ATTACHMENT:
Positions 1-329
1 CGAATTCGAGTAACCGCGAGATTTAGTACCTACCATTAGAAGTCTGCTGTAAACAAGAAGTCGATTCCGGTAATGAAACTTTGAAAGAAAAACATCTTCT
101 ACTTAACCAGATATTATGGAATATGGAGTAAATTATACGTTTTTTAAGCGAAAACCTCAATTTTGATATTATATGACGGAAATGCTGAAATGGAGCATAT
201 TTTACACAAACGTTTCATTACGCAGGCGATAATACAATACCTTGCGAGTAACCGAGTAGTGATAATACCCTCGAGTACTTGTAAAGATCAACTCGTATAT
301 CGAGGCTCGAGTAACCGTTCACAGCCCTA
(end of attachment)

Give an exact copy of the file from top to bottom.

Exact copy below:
Positions 1-329
1 CGAATTCGAGTAACCGCGAGATTTAGTACCTACCATTAGAAGTCTGCTGTAAACAAGAAGTCGATTCCGGTAATGAAACTTTGAAAGAAAAACATCTTCT
101 ACTTAACCAGATATTATGGAATATGGAGTAAATTATACGTTTTTTAAGCGAAAACCTCAATTTTGATATTATATGACGGAAATGCTGAAATGGAGCATAT
201 TTTACACAAACGTTTCATTACGCAGGCGATAATACAATACCTTGCGAGTAACCGAGTAGTGATAATACCCTCGAGTACTTGTAAAGATCAACTCGTATAT
301 CGAGGCTCGAGTAACCGTTCACAGCCCTA